Could a universal vaccine protect against all strains of flu?

Getting a flu jab is an annual occurrence for most elderly people, but a more effective version of the vaccine could be on the horizon. At present, the inoculation offered to protect the vulnerable provides antibodies against four strains of flu expected to be in circulation next winter.

Now, scientists believe they could have hit upon the answer to offering a more wide-ranging defence. Researchers at the US National Institute of Allergy and Infectious Diseases are targeting the stem of the proteins called hemagglutinins that are found on the flu virus, when traditional jabs focused on the head.

The theory is that by replacing the head with one engineered not to be recognised by the immune system, the stem can then be used to combat all strains of flu. It’s usually the head of the virus that mutates, resulting in the need for a new vaccine to be developed each year.

Sarah Andrews, a researcher on the new approach said: “The only thing the immune system can see is the stem.”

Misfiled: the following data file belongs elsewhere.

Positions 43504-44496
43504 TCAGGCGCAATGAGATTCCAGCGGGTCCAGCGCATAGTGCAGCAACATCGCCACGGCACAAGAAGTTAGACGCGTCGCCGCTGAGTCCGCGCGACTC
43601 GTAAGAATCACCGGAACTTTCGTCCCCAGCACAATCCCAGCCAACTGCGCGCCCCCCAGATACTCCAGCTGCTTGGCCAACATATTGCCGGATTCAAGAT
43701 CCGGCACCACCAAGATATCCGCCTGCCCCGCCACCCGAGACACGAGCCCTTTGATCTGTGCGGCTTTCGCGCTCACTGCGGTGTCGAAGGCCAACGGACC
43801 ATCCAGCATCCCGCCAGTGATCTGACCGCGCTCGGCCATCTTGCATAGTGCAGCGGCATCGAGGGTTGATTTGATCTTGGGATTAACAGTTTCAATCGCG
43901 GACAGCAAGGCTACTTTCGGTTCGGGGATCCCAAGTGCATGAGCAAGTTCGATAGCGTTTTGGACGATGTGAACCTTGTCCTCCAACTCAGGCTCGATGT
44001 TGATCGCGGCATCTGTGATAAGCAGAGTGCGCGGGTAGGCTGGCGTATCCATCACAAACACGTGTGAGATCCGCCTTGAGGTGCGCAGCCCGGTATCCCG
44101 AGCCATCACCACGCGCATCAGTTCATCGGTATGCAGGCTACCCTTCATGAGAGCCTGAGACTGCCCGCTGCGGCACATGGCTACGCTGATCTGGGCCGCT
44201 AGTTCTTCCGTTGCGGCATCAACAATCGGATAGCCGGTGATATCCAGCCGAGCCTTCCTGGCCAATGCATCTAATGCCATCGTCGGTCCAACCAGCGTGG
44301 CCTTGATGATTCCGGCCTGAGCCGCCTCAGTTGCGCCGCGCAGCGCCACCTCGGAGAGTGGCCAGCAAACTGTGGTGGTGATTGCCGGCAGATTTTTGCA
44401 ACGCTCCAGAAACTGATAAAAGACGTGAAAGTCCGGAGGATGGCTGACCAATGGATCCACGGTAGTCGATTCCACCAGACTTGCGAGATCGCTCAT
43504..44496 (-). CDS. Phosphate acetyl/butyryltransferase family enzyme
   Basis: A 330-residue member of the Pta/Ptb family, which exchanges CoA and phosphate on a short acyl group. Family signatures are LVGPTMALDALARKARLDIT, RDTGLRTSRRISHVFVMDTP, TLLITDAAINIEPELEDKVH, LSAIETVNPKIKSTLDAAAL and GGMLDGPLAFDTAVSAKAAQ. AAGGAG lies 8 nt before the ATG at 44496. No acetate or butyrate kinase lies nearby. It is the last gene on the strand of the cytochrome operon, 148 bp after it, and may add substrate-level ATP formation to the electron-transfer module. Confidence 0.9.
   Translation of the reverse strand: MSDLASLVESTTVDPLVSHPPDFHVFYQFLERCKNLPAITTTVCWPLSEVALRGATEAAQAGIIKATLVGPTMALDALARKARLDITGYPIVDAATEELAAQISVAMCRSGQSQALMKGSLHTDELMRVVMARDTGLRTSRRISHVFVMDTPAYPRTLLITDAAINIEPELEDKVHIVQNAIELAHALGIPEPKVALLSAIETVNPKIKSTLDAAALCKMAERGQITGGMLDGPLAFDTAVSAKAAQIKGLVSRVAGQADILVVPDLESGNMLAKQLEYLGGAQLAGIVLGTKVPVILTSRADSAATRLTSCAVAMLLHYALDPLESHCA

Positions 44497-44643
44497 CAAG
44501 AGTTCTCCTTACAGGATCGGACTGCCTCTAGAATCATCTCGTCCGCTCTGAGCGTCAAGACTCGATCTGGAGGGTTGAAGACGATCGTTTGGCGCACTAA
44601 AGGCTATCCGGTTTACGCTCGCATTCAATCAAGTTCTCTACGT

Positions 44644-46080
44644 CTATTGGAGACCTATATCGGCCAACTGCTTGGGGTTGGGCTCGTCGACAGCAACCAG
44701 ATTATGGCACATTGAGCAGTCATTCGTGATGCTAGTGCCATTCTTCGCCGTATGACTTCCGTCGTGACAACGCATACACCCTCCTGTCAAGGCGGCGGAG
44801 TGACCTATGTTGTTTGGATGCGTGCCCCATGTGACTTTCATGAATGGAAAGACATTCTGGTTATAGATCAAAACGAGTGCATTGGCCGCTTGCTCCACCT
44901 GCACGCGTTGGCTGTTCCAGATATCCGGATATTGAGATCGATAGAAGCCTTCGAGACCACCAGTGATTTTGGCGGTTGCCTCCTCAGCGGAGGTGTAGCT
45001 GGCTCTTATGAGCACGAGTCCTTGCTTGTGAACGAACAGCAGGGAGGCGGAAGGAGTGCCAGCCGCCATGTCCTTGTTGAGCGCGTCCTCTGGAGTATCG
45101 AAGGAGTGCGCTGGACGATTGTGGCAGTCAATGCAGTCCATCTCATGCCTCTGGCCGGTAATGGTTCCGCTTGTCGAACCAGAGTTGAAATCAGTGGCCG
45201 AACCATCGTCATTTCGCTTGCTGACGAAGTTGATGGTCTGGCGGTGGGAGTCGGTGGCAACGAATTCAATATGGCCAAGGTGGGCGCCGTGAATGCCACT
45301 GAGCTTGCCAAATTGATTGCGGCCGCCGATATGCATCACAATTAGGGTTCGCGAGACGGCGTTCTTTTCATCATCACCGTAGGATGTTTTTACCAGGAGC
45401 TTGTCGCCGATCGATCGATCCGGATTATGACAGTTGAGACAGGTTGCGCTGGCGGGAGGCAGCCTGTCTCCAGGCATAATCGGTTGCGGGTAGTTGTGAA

Flu kills between 10,000 and 30,000 people annually in the UK, making a universal jab highly sought after. There are three strains of the virus - A, B and C - all with their own substrains, which are constantly evolving.

Scientists look at the patterns of strains A and B around the world to decide which ones to include in the vaccine for the coming winter. C strains aren’t included as the symptoms of this type of flu are usually mild in humans.

As the decisions over which strains to protect again happen months in advance of an outbreak, the resulting vaccine is not always the most successful. In the winter of 2014 to 2015, for example, the flu jab was only three per cent effective and some 30,000 people died of flu in 2015 in England and Wales alone.

The scientists in the US have already started to test the new approach to the vaccine, with 52 volunteers taking part in a trial. They were injected with two doses that were designed to protect against all A substrains of the virus.

A year after receiving the jab, the participants were found to still have antibodies against all A flu strains. The side effects reported from the injection included soreness at the site where it was administered and headaches in one in five of the volunteers. These symptoms are in line with those often experienced with the traditional flu jab.

Ms Andrews predicted it could be between five and ten years before the new generation of flu vaccines is ready to be rolled out across the world.

Photo credit: Unsplash/CDC

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